***************** Balachandran V, Trivandrum, 13.07.2013

Those who would like to learn more about the cycling scene in Trivandrum, visit http://induscyclingembassy.org/

Tuesday, July 2, 2013

Poetry Chain

The weather had changed; maybe briefly

Rains had paused, sun shone in bright blue sky.

The poets were gathered in the hall

Where hundred of books had lined up long ago

Where you and I had browsed, eager – we were so young!

In the proffered seat I sat down shyly

For I were in the presence of the august

Who were poets.

They sat, holding sheaf of papers

That throbbed with words, the writers’ hopes

Dreams, sorrows and angst.

Young and old, men and women

Holding on to their creations in words.

Looking at them, at myself, I wondered

What brought us together here in this evening.

What am I doing, this collection of my poems in my hand

What do I want to tell them – ‘Look, I am a poet, listen to my words, please?’

I look down at the book

And remember those evenings and late nights

Those days in winter and autumn and spring too

Those places far away and the quiet corner of my house

When thoughts would rush in and I would splutter

Words crowding, impatient to be freed

When images would  grow larger, in black & white and in colour

When in pain, in joy, in unutterable sorrow I would

Write or tap out these words tainted with my blood.

The poets recite – the words, some are lost, some jab

My heart with their arrowheads.

The poets paint – images in words

On love, on anger, on reflections of life.

I await my turn – I grip my book

Wishing the words would  draw up into me

Wondering if I could ever rewrite my life 

Wondering if  I would ever be heard

My lone voice in the multitude of this world. 

************* Balachandran V, Trivandrum, 02.07.2013

Poetry Chain ( poetrychain.webs.com), is the coming together of writers of English poems.

Sunday, June 16, 2013

The Key

Pondering over the cold leftover iddlies

And the bland chutney refusing to soak them

It comes to me in a flash as I bite into a red chilly

That the key to success is

Knowing what one is good at, in life.

Beleaguered are the ignorant 

Blessed,  those who know. 

********* Balachandran V, Trivandrum, 16.06.2013

Wednesday, June 12, 2013


As I tap this out sitting in my room, P and her student are at the PC in the drawing room; the boy has come for his thesis correction. Harish was to come yesterday evening; P had postponed other things to do. Not only he didn't turn up but did not call P till late evening. I had heard her 'giving him nice' ( this is a convent school phrase, I believe).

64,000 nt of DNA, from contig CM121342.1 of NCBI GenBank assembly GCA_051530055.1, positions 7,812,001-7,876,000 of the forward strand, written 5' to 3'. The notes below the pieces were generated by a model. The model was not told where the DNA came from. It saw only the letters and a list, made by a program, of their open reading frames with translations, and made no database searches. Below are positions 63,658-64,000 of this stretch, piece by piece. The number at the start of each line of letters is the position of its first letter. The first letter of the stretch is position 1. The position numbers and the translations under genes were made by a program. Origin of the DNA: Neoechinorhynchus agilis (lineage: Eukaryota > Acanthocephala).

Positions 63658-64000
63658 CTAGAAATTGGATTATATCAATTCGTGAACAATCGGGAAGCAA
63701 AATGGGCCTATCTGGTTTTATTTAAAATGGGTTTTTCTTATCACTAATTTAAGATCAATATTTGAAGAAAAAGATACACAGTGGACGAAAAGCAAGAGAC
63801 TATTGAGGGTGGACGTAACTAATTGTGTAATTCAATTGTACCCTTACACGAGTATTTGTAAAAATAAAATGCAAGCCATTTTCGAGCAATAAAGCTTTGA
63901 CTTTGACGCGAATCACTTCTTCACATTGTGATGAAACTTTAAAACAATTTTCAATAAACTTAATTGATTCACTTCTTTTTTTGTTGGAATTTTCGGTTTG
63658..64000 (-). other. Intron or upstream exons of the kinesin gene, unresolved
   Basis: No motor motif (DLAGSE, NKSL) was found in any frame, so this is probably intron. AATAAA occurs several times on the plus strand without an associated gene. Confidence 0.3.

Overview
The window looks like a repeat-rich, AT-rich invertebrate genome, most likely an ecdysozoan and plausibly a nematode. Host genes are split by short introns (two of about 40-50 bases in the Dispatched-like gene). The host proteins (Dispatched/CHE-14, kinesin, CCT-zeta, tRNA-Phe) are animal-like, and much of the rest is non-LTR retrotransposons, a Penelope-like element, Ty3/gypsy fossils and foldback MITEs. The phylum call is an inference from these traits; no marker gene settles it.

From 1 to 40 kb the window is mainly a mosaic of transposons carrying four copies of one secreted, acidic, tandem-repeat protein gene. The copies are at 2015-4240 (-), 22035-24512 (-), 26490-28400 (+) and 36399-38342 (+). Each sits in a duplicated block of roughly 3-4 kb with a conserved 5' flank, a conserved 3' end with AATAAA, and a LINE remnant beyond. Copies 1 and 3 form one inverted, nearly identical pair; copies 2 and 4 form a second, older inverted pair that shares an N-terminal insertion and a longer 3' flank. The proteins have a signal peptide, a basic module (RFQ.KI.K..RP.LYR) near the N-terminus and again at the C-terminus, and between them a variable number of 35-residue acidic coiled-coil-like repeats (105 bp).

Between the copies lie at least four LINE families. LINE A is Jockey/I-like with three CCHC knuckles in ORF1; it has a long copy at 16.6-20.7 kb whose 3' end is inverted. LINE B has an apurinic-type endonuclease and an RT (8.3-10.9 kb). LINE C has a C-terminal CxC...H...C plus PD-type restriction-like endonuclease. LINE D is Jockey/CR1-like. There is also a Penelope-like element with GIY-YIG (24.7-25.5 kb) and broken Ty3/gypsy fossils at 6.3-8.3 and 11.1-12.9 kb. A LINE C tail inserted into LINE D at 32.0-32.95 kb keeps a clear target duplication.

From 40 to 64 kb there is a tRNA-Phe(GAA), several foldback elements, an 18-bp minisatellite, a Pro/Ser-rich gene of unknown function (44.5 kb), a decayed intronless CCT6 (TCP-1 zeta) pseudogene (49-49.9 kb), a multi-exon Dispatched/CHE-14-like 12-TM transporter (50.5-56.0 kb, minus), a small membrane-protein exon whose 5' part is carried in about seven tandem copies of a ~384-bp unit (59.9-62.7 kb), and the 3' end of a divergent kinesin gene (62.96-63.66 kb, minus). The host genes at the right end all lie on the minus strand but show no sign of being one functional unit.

P came to me a few minutes ago. Hush hush she told me about the boy. He is doing his MSc Botany Final year. His father was an autorickshaw driver. The only sister was married off along with the 10 cents of family property. Harish lives in a thatched house in the rural suburb of Trivandrum. Father's secondhand auto was bought a few years ago; the loan is still outstanding. One fine day, the father climbed a coconut palm ( the going labour charge in Trivandrum is Rs.60/- plus one nut per palm) so that he could save the labour charge and promptly fell down, breaking his back and arm. Bedridden, he is now.

Come rains, the thatched roof gave away. Harish borrowed Rs.25,000/- to put tin sheets. His sister who lives elsewhere gave her gold bangle to him to pledge. The old auto is due for renewal of registration and the patch up and repair would cost more than Rs.20,000/-.

Harish, in between his studies at the College, makes about Rs.1,000/- taking private tuition for school children. In between he also goes around in a bicycle distributing home-made snacks and fries to bakeries and petty shops. In between Harish drives the auto ( expired registration). Mom is sick. Dad in bed. Sole breadwinner is our Harish. Yesterday evening he was going around in the auto; got a good fare, it seems and hence couldn't come for thesis correction. P bought books for Rs.1500/- for him last year. Psst, P asked, do we have any good shirt that belongs to K which I can give to Harish? ( K, my son, btw has had a lateral widening in the last few months). And Parvati says Harish is her best student.

2. P has been going around without a watch since some time. The drawers of her table carry substantial number of irreparable, irredeemable chronometers. Yesterday we went watch-shopping. Had done a prior survey in watchkart and flipkart. In the showroom, we look at the glittering, garish watches. I hate the colour of yellow metal and recommend steel or leather strapped simple elegant watches. P looks at me and says I don't wear a gold bangle or studs. Let me at least have a gold look alike watch, an ornament. I like one that costs around Rs.5,000/-. P says nothing more than Rs.2,000/-. We return home without buying one. Maybe we will go again one of these days. While in the Mall, P suggests that I get a new pair of floaters. Mine is well past expiry date. The Mall has all branded stuff - from Adidas to Woodlands, costing a minimum of R.1800/- I tell P that I will buy a hand made footwear that will set me back by Rs 350/- . Not that I am stingy, but I feel it is a crime to spend 2000 bucks on a pair of sandals.

3. I read in today's newspaper that Prithviraj, the actor had paid Rs.3.5 lakhs for a fancy number for his Porche'. Got another fancy number for another car quite cheap at 25000/ or 50000/ , I don't remember. Nothing wrong in riding in a Porche'. Nothing wrong in paying 3,50,000/- rupees for a registration number 7777. Nothing bloody wrong. But I wish Prithviraj would go around in a random numbered car and donate that 3,50,000/- to some needy people? Kids in Attappady are dying, Prithvi, of malnutrition. People are dying, like flies, with fever.

************ Balachandran 12.06.2013, Trivandrum